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Wednesday, August 7, 2013

Tales from Camp Joshua, Part Three

[This is the third installment of our Camp Joshua 2013 series. Click here for Part 1 and here for Part 2.]

Dr. Mistrot's presentation
Saturday night, we welcomed Dr. Jacques Mistrot, a retired surgeon, to speak about stem cell research. While many of us hear about stem cell research in the news, most people don't know much about it, so his talk was one of our favorites. Dr. Mistrot, who has devoted much of his retirement to speaking on bioethics, told us how stem cells can be broken into two main categories, adult and embryonic. Adult stem cells are taken from sources such as bone marrow or umbilical cord blood, and they have been used to treat over 70 diseases to date. Embryonic stem cells, on the other hand, are taken from living embryos, destroying those lives in the process. Not only does it take many thousands of embryos to conduct research, but no illnesses have been successfully treated using embryonic stem cells. This, he explained, is why adult stem cell research is better from both a scientific and ethical standpoint, because it has effectively treated all kinds of diseases without destroying embryonic human lives. 

The students enjoying a bit of free time together.
Saturday was such a busy day that everyone was ready for a relaxing evening. The teens grabbed their blankets and pillows, threw on comfortable clothes, and settled down for a movie night complete with popcorn and candy. We watched October Baby, a powerful pro-life film following the journey of Hannah, a young woman who learns she was born after a failed abortion. Because Hannah hadn't even known she was adopted, she struggles to reconcile the life she thought she knew with the one she now has. It's a great movie...even when, despite your best efforts, your DVD player and projector inexplicably show it in black and white with Spanish subtitles! 

The next morning we were up bright and early for the optional church services and breakfast. Afterwards, Sarah Zagorski (Louisiana Right to Life) motivated everyone with her "Pro-Life Activism" presentation. Since the earlier sessions focused on learning the facts and rhetorical tools for effective pro-life persuasion, this one was all about actively using those skills. Our goal is that these students will return to their families, schools, churches, and communities and share what they have learned!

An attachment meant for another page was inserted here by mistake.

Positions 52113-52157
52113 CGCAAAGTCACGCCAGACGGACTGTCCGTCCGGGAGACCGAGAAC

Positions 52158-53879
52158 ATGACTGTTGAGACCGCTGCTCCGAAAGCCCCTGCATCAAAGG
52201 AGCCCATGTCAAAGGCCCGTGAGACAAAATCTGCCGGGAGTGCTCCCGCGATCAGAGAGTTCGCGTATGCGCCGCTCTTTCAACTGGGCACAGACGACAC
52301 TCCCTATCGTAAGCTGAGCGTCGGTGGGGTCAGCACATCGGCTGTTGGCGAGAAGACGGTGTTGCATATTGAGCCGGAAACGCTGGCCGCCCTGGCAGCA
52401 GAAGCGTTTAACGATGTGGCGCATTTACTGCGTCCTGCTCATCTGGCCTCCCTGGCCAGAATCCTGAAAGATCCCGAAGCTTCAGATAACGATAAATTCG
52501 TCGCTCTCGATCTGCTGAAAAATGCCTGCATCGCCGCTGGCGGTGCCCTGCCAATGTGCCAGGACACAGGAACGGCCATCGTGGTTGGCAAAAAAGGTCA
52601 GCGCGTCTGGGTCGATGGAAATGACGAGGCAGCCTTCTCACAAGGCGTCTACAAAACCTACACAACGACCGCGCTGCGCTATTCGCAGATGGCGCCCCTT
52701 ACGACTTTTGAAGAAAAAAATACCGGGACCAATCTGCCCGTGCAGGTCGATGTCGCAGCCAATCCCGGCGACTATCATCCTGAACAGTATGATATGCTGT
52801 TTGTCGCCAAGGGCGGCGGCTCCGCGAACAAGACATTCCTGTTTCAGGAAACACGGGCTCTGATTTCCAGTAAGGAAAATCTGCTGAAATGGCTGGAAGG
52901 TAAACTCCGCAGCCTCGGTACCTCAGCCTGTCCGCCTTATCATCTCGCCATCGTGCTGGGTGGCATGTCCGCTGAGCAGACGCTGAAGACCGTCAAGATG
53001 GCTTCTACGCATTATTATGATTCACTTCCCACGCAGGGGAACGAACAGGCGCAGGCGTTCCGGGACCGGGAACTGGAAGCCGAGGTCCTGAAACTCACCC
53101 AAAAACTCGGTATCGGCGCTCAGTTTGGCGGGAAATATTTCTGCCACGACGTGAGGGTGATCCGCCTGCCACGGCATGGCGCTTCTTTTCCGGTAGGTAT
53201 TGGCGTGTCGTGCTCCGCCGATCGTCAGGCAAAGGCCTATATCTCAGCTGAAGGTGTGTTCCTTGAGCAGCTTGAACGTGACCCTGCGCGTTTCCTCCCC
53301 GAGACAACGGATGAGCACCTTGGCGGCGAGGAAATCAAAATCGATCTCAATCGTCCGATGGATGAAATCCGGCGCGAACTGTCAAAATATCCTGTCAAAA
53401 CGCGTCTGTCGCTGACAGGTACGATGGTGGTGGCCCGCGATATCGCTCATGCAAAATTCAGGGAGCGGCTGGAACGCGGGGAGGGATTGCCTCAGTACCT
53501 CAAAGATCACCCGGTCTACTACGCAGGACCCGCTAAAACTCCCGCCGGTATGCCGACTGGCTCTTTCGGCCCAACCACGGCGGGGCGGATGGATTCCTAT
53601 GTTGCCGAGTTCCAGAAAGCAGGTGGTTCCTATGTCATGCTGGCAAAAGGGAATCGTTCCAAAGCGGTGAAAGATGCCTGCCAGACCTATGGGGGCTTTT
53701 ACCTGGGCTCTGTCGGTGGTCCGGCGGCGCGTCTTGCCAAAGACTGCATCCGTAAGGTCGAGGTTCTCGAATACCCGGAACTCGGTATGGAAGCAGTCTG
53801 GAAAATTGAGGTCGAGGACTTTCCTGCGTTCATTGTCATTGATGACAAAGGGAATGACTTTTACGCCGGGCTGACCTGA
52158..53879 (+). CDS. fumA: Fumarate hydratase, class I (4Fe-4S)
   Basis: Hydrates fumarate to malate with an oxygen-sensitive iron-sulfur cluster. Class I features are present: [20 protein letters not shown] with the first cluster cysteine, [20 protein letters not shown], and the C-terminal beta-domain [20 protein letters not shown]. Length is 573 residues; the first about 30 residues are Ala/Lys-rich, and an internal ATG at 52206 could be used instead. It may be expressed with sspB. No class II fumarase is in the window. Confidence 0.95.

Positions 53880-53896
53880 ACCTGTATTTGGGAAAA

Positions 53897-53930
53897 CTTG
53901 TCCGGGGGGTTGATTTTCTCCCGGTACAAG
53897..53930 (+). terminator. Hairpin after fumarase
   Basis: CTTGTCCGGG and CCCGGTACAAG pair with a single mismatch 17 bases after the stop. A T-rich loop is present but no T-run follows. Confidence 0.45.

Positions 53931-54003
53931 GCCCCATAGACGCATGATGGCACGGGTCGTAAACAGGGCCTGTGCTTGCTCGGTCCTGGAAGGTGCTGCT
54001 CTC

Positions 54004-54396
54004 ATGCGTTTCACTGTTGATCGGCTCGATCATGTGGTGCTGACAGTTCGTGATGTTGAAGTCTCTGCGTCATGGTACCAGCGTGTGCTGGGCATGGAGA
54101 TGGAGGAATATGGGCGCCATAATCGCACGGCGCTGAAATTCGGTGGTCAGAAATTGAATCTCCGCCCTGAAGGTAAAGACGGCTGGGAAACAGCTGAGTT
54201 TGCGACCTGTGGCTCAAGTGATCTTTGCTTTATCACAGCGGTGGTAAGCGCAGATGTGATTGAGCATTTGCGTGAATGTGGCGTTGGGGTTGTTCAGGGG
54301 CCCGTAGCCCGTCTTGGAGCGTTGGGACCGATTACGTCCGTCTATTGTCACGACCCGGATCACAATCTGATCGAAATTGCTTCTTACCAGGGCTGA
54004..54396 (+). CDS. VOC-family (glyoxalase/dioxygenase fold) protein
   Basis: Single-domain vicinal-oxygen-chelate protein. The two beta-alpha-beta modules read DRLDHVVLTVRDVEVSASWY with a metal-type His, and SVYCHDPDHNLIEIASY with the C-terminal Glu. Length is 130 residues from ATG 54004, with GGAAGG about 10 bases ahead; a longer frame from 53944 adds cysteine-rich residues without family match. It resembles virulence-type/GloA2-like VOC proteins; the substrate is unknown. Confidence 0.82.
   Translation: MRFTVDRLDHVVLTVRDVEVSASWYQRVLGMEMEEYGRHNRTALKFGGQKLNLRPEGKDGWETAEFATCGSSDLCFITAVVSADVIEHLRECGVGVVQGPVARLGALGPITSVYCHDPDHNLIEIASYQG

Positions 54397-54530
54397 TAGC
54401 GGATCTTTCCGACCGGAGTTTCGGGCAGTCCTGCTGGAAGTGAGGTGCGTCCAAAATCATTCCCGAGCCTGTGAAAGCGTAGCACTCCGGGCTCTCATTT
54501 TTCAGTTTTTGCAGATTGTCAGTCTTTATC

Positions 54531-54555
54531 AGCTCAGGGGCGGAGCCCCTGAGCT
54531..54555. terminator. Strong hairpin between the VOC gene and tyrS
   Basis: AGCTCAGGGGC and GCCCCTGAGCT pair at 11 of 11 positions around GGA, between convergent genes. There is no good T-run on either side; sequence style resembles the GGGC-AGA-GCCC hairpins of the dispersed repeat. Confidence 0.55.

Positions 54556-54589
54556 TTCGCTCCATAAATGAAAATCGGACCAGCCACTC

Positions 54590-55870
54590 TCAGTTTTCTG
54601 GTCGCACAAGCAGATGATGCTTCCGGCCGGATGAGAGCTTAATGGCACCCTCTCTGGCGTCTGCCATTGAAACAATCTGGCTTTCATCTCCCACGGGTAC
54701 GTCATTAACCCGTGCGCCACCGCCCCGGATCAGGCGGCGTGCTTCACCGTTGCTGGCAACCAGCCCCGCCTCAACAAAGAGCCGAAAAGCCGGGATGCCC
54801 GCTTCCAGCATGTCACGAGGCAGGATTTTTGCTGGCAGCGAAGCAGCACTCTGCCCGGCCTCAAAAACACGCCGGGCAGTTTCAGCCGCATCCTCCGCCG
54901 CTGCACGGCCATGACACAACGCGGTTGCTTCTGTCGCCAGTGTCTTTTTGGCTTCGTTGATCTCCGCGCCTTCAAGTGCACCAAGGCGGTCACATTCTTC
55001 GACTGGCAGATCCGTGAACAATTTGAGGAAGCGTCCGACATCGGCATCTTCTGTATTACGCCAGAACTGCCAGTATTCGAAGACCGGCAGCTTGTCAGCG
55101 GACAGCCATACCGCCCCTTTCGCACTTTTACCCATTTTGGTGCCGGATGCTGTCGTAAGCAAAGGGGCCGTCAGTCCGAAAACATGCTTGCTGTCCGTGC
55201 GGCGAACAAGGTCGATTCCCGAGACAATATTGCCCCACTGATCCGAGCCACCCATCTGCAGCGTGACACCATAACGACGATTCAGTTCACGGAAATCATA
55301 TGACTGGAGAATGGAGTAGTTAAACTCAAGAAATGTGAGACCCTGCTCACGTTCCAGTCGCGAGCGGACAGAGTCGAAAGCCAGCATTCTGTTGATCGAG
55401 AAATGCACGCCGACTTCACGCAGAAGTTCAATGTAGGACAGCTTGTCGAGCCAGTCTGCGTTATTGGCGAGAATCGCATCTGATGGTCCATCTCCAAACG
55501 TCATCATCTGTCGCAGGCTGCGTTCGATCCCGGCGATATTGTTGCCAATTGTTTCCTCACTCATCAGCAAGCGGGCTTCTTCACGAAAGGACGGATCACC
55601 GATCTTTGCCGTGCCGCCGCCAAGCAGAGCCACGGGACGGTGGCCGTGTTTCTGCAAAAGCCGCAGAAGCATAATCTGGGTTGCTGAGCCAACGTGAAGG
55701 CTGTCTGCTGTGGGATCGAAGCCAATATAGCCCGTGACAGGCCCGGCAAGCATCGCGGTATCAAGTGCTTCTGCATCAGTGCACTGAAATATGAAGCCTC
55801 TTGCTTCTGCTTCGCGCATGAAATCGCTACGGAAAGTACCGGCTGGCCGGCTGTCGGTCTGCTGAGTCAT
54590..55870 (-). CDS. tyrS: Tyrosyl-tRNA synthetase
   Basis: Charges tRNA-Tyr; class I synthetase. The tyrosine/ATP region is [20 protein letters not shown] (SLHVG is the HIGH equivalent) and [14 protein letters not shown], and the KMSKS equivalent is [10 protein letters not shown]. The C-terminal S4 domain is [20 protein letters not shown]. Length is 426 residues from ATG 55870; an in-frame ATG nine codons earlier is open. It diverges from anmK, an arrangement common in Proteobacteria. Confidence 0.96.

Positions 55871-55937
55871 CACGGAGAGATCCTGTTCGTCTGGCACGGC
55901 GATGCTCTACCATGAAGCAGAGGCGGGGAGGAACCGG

The next few hours were occupied with lunch, evaluations, and packing. We couldn't believe how quickly the time had gone! It wasn't quite time to go home yet, though. In the afternoon, Dr. Melinda Snyder spoke about euthanasia and how it is a growing problem in the United States. For some vulnerable elderly or disabled adults, basic food and water is often considered extraordinary care, meaning they will die slow, painful deaths by starvation. She pointed out that even though it's a lot easier to defend the rights of a cute little baby, we'll all be elderly someday and in need of just as much love, care, and protection. The teens seemed interested in what she had to say; like stem cell research, the facts about euthanasia and end of life issues aren't as well known or understood. 

Camp Joshua NC officially ended with a small closing ceremony. We told the students how impressed we had all been with their attention, respect, and attitude, and also how glad we were that they had come! We reminded them of their responsibility to use what they had learned, to talk to their friends and family, and to share the pro-life message in whatever way they could. We also told them that the relationships they had formed while at Camp Joshua are absolutely priceless, and to rely on each other in times of discouragement. Finally, we called each student up and gave him or her a certificate of completion. We are so proud of them!

After our closing ceremony

Our first experience with Camp Joshua was so wonderful! We are grateful to all the people who helped make it happen, especially the adult volunteers and, most of all, the teens who sacrificed a weekend of their summer to come. They were an ideal group to work with, and we can't wait to do this again next year!

If you or someone you know might be interested in Camp Joshua, please, tell them about it! We can always use volunteers to help promote our camp, not to mention teens to attend! We will be posting updates as to our progress on our website, our camp website, Facebook, Twitter (@ncrtl), Pinterest, and this blog. Check back often for more details about next year's camp! 

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